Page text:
The last night’s 06Z data has become available- both the NAM and GFS models have increased the QPF values to an average of about 0.50 inches water.
This morning’s NAM data also becoming available- the trend is for heavier QPF, and warmer atmosphere!
The NAM has increased the average temperature of the mid-level of the atmosphere to a level that is too warm for snow formation for much of the storm in Philadelphia and immediate northwest areas, as depicted by this map. (Lower levels of the atmosphere (except at ground level) are at or below freezing, allowing sleet at times.)
Here’s the current best forecast-
Precipitation starts between 4-6 PM today, possibly as light snow or a mix of rain, sleet and snow.
A changeover to rain and rain-mixed with sleet will occur early. Much of what falls will be rain and possibly some sleet; at times, some snow may mix in at peak intensity if dynamic cooling occurs. This event will be mostly wet, not white, in the area depicted south of the red line in the inset map.
Precipitation may changeover to a brief period of light snow before ending about 2 PM.
Accumulations- zero to a coating, mostly on grassy surfaces.
This afternoon’s models continue with the fact that this is a difficult forecast—too many boundary conditions which affect the precipitation type and amount. The GFS has a QPF of only 0.30 inches water, the NAM has a consistent QPF of 0.60 inches water.
Here are the issues making this forecast difficult-
Temperatures during the daytime Saturday are expected to be well above freezing, with the GFS much warmer than the NAM.
Ground temperatures, especially on paved surfaces are slow to drop, reducing accumulations.
Critical temperatures in the lower atmosphere support snow, BUT the models agree that critical thickness levels (a measure of the upper atmosphere temperature and density) are a bit warm to support snow at several points during the 7 hour precipitation window.
As a result, it looks like a mix of snow, sleet or rain is likely in PHL and the immediate suburbs. So what falls from the ground may be snow, but it may switch over to sleet and rain and then end as snow. Add the warm ground temperatures to the mix and it’s truly not possible to predict accumulations.
More specifically, it looks like it starts as snow about 4 PM, but I think it will mix with sleet and freezing rain for a portion of the duration, then switching back to snow before ending about 2 AM Sunday. Most accumulations will be on non-paved surfaces.
Areas in northern Montgomery and Bucks county will likely have more snow.
Temperatures are key- the next model run with the data I need will be available about 9:45 PM.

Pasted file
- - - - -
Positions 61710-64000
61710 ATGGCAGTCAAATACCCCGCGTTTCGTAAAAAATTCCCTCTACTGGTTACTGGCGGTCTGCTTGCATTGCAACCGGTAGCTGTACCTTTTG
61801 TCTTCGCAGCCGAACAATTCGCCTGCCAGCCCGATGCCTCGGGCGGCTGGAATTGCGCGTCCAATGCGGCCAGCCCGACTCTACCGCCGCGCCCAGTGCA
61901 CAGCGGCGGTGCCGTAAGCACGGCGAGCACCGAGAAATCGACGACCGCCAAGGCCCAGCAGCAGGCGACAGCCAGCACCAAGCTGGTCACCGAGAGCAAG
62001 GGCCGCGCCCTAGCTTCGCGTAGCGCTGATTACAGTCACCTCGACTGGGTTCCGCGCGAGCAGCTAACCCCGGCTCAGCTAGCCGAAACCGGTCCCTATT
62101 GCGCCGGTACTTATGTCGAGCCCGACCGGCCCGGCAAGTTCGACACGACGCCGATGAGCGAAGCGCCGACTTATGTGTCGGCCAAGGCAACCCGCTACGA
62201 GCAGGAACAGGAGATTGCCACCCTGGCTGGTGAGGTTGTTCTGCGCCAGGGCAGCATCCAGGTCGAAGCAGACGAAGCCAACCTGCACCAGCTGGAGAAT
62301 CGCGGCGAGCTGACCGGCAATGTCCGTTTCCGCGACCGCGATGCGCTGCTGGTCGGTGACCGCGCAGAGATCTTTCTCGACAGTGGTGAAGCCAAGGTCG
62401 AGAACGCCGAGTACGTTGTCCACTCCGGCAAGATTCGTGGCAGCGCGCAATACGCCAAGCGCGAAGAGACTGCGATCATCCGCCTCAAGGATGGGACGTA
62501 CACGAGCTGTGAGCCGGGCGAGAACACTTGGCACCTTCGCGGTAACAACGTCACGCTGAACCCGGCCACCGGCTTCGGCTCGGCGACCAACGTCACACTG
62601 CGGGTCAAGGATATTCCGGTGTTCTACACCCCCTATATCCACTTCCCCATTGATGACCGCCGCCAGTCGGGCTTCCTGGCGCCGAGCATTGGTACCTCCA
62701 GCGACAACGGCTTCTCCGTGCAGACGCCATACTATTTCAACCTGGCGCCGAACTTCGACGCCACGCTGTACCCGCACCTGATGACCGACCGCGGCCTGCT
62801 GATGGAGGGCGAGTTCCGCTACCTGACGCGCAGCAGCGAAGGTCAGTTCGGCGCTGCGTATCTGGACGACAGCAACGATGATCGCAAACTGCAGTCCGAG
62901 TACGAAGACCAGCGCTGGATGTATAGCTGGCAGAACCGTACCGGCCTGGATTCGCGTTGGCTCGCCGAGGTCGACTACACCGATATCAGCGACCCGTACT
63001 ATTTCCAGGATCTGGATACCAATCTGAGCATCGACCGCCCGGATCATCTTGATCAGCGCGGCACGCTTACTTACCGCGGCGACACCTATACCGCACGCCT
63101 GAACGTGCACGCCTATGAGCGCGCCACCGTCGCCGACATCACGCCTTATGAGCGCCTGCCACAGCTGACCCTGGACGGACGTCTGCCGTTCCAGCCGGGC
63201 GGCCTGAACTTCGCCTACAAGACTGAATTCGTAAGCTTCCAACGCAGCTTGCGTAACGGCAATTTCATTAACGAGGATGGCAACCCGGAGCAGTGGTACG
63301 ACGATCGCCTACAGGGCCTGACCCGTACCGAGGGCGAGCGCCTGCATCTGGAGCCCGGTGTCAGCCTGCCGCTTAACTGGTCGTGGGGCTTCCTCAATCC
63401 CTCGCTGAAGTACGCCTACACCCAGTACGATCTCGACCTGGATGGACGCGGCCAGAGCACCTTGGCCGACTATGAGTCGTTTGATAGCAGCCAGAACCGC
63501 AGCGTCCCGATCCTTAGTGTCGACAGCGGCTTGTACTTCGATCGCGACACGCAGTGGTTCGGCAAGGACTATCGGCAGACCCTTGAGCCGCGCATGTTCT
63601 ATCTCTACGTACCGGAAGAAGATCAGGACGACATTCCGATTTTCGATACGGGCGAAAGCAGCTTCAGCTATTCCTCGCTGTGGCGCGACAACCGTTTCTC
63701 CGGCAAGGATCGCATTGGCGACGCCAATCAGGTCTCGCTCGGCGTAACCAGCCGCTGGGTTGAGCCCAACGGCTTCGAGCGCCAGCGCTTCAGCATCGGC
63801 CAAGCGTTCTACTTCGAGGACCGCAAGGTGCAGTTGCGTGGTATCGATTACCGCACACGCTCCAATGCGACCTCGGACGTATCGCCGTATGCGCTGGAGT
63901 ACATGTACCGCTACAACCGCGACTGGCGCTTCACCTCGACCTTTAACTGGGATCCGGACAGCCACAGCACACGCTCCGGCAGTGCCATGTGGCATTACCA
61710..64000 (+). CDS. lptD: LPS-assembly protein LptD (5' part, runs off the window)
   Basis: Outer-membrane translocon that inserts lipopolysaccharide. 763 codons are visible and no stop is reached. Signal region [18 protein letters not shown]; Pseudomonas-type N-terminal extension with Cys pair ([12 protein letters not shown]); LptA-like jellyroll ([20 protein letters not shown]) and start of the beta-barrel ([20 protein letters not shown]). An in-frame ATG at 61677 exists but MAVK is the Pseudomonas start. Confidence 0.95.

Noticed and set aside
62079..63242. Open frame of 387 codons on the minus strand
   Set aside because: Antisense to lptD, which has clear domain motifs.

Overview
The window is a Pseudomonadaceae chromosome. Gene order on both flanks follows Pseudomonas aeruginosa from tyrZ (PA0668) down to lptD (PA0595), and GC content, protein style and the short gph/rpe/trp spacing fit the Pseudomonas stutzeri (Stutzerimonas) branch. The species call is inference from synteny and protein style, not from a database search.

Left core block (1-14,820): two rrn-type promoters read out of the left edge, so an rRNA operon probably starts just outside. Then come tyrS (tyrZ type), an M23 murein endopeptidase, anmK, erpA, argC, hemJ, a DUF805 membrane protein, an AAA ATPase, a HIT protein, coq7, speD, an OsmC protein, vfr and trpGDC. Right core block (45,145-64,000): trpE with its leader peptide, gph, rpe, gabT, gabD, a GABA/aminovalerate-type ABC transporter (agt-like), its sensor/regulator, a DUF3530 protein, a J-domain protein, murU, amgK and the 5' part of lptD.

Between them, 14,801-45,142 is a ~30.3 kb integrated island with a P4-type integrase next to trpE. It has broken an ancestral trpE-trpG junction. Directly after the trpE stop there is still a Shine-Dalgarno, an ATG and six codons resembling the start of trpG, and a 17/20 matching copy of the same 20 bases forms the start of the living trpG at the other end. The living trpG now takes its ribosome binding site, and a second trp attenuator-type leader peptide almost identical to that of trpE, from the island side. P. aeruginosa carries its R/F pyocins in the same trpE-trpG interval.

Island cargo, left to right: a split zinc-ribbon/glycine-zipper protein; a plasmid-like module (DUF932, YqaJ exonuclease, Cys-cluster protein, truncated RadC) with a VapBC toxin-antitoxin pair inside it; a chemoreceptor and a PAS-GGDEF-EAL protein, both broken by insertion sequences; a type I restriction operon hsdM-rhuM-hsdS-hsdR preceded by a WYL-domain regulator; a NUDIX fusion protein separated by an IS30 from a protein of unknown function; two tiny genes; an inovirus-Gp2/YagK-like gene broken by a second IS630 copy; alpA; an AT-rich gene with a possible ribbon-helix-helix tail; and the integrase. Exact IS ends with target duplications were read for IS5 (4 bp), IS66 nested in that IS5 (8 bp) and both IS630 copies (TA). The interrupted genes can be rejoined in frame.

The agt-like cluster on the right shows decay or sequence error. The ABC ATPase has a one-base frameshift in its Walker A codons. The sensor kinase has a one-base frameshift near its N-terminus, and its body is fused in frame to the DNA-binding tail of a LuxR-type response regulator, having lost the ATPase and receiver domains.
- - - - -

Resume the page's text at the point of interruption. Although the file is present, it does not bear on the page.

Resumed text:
The models have been all over the place this winter —There’s been a general lack of continuity with forecasts. Just a few days ago, it appeared that we would not have any chance of snow through the end of February. How things have suddenly changed.
After a warmup on Thursday and early Friday, a frontal boundary moves through on Friday allowing cold air to return to our area. A low pressure system is may develop along the mid-Atlantic coast during the day and evening on Saturday resulting in a possible significant snowfall by Sunday morning. Currently, QPF values are as high as 0.60 inches water with this afternoon’s NAM, but that looks high.
It’s important to note that several forecasted potential storms have not panned out this winter. The GFS and the NAM have been slow to pick up this possibility, although the EMCWF (European) and Canadian models have been suggesting the possibility for a few days. There remains significant spread in timing, position and intensity among the models, so confidence in predicting any feature of this storm is below average at this time. Furthermore, the earlier GFS model had the rain-snow line right near PHL, while the latest NAM has trended much colder, implying more snow. Additionally, the storm is a fast mover, likely reducing precip totals.
I’ll keep my eye on things and will update over the next few days.
Possibly two centers of low pressure are expected to develop along a frontal boundary moving through our area later Sunday. The statistical models are highly scattered with the position of the low centers, but the latest GFS has the rain-snow line moving west to east during Sunday evening and early Monday.
A complex snow -> rain -> snow transition is possible with this storm. QPF values over 1 inch water are predicted by the NBM, suggesting a possible significant snowfall, particularly areas west of I-95.
Below average confidence at this time, but things should come into focus over the next day or so. Stay tuned.